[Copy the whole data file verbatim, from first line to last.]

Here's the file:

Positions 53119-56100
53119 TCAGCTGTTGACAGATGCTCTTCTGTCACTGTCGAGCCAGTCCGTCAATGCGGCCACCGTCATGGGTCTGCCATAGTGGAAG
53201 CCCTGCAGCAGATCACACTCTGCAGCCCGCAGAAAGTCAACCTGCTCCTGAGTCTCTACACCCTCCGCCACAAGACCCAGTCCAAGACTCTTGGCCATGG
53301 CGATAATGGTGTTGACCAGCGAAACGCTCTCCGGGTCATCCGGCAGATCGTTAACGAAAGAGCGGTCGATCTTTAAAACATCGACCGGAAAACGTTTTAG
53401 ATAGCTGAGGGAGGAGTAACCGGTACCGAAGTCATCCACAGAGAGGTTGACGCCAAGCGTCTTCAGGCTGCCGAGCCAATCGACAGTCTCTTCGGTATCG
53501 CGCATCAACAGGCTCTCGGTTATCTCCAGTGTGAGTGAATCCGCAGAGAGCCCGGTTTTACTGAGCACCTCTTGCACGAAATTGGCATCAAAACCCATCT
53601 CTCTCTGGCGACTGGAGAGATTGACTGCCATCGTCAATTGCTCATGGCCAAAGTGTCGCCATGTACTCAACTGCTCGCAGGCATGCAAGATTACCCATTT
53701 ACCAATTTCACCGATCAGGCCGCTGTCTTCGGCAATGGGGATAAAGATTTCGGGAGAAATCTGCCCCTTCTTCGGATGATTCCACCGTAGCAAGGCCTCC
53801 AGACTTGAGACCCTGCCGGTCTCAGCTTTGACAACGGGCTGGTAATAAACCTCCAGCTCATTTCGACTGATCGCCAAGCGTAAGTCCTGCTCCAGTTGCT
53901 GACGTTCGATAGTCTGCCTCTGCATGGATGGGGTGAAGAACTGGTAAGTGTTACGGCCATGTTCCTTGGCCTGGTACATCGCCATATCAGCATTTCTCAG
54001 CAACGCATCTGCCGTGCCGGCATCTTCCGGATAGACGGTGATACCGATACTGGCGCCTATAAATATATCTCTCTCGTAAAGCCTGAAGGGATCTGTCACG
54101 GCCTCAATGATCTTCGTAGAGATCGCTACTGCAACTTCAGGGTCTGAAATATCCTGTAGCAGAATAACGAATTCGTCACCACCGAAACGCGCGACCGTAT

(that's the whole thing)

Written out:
Positions 53119-56100
53119 TCAGCTGTTGACAGATGCTCTTCTGTCACTGTCGAGCCAGTCCGTCAATGCGGCCACCGTCATGGGTCTGCCATAGTGGAAG
53201 CCCTGCAGCAGATCACACTCTGCAGCCCGCAGAAAGTCAACCTGCTCCTGAGTCTCTACACCCTCCGCCACAAGACCCAGTCCAAGACTCTTGGCCATGG
53301 CGATAATGGTGTTGACCAGCGAAACGCTCTCCGGGTCATCCGGCAGATCGTTAACGAAAGAGCGGTCGATCTTTAAAACATCGACCGGAAAACGTTTTAG
53401 ATAGCTGAGGGAGGAGTAACCGGTACCGAAGTCATCCACAGAGAGGTTGACGCCAAGCGTCTTCAGGCTGCCGAGCCAATCGACAGTCTCTTCGGTATCG
53501 CGCATCAACAGGCTCTCGGTTATCTCCAGTGTGAGTGAATCCGCAGAGAGCCCGGTTTTACTGAGCACCTCTTGCACGAAATTGGCATCAAAACCCATCT
53601 CTCTCTGGCGACTGGAGAGATTGACTGCCATCGTCAATTGCTCATGGCCAAAGTGTCGCCATGTACTCAACTGCTCGCAGGCATGCAAGATTACCCATTT
53701 ACCAATTTCACCGATCAGGCCGCTGTCTTCGGCAATGGGGATAAAGATTTCGGGAGAAATCTGCCCCTTCTTCGGATGATTCCACCGTAGCAAGGCCTCC
53801 AGACTTGAGACCCTGCCGGTCTCAGCTTTGACAACGGGCTGGTAATAAACCTCCAGCTCATTTCGACTGATCGCCAAGCGTAAGTCCTGCTCCAGTTGCT
53901 GACGTTCGATAGTCTGCCTCTGCATGGATGGGGTGAAGAACTGGTAAGTGTTACGGCCATGTTCCTTGGCCTGGTACATCGCCATATCAGCATTTCTCAG
54001 CAACGCATCTGCCGTGCCGGCATCTTCCGGATAGACGGTGATACCGATACTGGCGCCTATAAATATATCTCTCTCGTAAAGCCTGAAGGGATCTGTCACG
54101 GCCTCAATGATCTTCGTAGAGATCGCTACTGCAACTTCAGGGTCTGAAATATCCTGTAGCAGAATAACGAATTCGTCACCACCGAAACGCGCGACCGTAT